Luckily, there are some plastic pollution heroes out there like nine-year old Lilly, who are willing to go that extra mile. Lilly is a Child Ambassador for HOW Global and a Youth Ambassador for Plastic Pollution Coalition and is this year dedicating her birthday as a day for everyone to pick-up plastic from the environment!

#LillysGlobalCleanUpDay will take place on 18 April, and Lilly has challenged everyone to pick-up plastic on this day to help make the world a better, safer place. What an amazing wish for a 10th birthday! See her Twitter page @lillyspickup for the full video. Why wait though? Pick up some plastic and tweet today!

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8

No Waste November: Making the switch to reusable cloth nappies

This past week I started taking action to fulfil my ‘No Waste November‘ pledge.

No Waste November pledge by Kate on Conservation - to use reusable cloth nappies

Pledge: To be a ‘green mum’ with reusable wipes and nappies.

As a new mum to a newborn baby, who arrived on the 20th October, I have pledged to go ‘green‘, by using cloth nappies and reusable baby wipes.

Since hearing about the No Waste November initiative back in August, when I attended Jane Goodall’s Roots and Shoots Annual Summit, I began planning my contribution to reducing the amount of plastic waste I dispose of. Knowing my daughter was due late October, I saw it as a great opportunity to actually put in to practice the idea of using reusable nappies, liners and pads — giving myself the motivation to stick with it!

Pop-in reusable baby wipes

Pop-in reusable baby wipe set

It was important to me to find my feet as a mother and get used to changing my daughter all hours of the day and night — as well as managing all those extra loads of washing that consist solely of baby clothes, blankets and sheets — so for the first 13 days after her birth I worked with the convenience of disposable diapers.

It soon became clear to me how important the impact of this pledge would be… in those 13 days we went through 84 disposable diapers and entire 100 pack of baby wipes — not to mention all the plastic nappy sacks that the dirty nappies had to be thrown away in; for hygiene purposes!

Milovia nappy cover and lining

Milovia nappy cover and inner lining

I purchased an entire range of reusable nappies to see her through from birth to 2 years, finding two different brands I wanted to use: Close Parent Pop-in for the newborn stage and Milovia for when she’s 8lbs in weight to up to 2 years in age, due to their adjustable sizing (see above).

For a look at what comes in the Pop-in Newborn Nappy Pack, take a look at the video below:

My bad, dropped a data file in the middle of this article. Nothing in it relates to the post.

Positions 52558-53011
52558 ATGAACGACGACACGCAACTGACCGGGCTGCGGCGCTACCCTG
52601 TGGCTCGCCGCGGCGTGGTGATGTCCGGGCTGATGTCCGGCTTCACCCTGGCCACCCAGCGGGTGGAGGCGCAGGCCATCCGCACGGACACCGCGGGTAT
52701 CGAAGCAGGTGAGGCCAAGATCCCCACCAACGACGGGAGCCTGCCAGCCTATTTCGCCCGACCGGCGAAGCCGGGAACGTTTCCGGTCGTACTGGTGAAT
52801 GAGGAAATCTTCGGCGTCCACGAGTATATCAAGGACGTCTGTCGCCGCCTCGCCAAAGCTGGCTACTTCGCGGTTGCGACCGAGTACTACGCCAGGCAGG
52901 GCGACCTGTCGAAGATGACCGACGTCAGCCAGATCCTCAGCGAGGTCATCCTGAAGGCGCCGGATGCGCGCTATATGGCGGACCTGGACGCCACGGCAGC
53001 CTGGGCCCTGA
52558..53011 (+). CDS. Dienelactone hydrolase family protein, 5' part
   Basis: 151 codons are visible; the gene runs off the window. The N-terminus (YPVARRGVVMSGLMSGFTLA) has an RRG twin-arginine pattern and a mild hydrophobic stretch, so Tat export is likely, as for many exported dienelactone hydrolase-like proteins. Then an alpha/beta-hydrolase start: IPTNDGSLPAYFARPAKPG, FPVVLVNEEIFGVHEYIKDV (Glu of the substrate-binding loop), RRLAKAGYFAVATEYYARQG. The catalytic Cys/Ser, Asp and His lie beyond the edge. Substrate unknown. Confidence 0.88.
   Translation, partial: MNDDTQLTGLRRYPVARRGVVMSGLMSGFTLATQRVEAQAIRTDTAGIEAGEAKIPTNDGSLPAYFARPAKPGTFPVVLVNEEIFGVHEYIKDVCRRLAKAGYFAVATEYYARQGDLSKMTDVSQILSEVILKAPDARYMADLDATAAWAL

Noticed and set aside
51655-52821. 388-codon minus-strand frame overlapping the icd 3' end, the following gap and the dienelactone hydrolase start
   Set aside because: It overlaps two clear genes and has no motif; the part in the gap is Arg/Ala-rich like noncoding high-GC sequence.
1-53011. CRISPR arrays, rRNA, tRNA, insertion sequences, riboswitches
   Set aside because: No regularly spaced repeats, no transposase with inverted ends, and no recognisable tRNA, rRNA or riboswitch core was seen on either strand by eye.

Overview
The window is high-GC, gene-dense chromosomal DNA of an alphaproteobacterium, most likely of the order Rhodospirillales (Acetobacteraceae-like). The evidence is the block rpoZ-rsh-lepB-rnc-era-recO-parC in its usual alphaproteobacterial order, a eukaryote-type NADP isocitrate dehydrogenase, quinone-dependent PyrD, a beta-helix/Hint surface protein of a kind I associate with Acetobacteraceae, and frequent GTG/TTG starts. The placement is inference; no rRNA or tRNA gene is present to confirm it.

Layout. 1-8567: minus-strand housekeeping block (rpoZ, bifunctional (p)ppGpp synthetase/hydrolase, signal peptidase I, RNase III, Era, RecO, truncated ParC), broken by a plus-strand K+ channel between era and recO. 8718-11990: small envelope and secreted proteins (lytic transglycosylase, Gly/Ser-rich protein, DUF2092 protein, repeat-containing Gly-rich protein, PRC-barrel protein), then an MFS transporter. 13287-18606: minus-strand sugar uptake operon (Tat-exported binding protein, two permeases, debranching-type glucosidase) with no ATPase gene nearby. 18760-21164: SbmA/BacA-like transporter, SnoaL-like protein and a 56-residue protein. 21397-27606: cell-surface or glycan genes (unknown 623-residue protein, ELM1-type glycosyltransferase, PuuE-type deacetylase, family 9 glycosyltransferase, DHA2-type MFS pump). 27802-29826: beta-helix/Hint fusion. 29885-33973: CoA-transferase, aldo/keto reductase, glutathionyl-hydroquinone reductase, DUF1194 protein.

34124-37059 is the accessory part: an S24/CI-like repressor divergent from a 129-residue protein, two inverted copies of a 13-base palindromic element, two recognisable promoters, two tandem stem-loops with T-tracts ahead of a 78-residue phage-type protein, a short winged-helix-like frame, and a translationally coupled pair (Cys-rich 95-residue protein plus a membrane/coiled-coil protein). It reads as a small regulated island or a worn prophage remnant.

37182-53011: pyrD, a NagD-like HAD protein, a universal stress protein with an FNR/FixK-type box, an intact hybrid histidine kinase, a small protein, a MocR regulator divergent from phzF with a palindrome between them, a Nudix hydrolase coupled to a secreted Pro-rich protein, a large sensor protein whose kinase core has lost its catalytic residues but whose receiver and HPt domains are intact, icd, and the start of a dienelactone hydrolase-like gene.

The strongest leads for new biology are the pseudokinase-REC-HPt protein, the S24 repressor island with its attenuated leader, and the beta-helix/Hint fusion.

I used a website called Babipur to source the nappy sets; a company which stocks a huge variety of eco-friendly baby products, whom I discovered courtesy of my colleagues at National Geographic Kids magazine.

Milovia nappy designs and carry bag

Milovia nappy designs and carry bag for holding soiled nappies while out and about

As well as buying the nappies from them, this is also where I bought my laundry kit by Tots Bots, which includes a lockable bucket for storing and soaking dirty nappies; mesh bags for soaking them in and easy transfer from bucket to washing machine; eco-friendly washing powder and flushable top liners for extra protection of the nappies — which I think will come into use further down the line.

cloth nappies cleaning in progress

cloth nappies: cleaning in progress with Tots Bots nappy bucket and laundry kit

So far, it’s been a little bit of trial and error — I’ve found the best way to initially soak the nappies is to wash off the excess by holding the liners into the toilet pan while flushing the chain, allowing the water to flow over the liner, then soak the liners and nappy covers overnight in the bucket using 3 table spoons of the washing powder. Then they need to be machine washed at 60 degrees to remove any stains and to soften the fabric ready for re-use. It is recommended that baby is changed at least once every 3 hours when using these nappies.

Kate on Conservation mother and baby

Although it’s taken a little bit of time to know how tight to fasten them (too loose and they leak, too tight and they indent my baby’s skin), and you do have to actually open the nappies regularly to check whether they need changing (unlike disposables, which indicate with a colour changing line down the centre of the diaper, which changes from yellow to blue when baby is wet); I’ve absolutely become an advocate the cloth nappy!

The amount of plastic waste I’ll save over the next couple of years — not to mention money — is incredible! It may take a little more work, but thinking about those 80-odd nappies over less than 2 weeks, and how that would add up; I’m really glad to have made my No Waste November pledge, and I’ll definitely be sticking to it long term!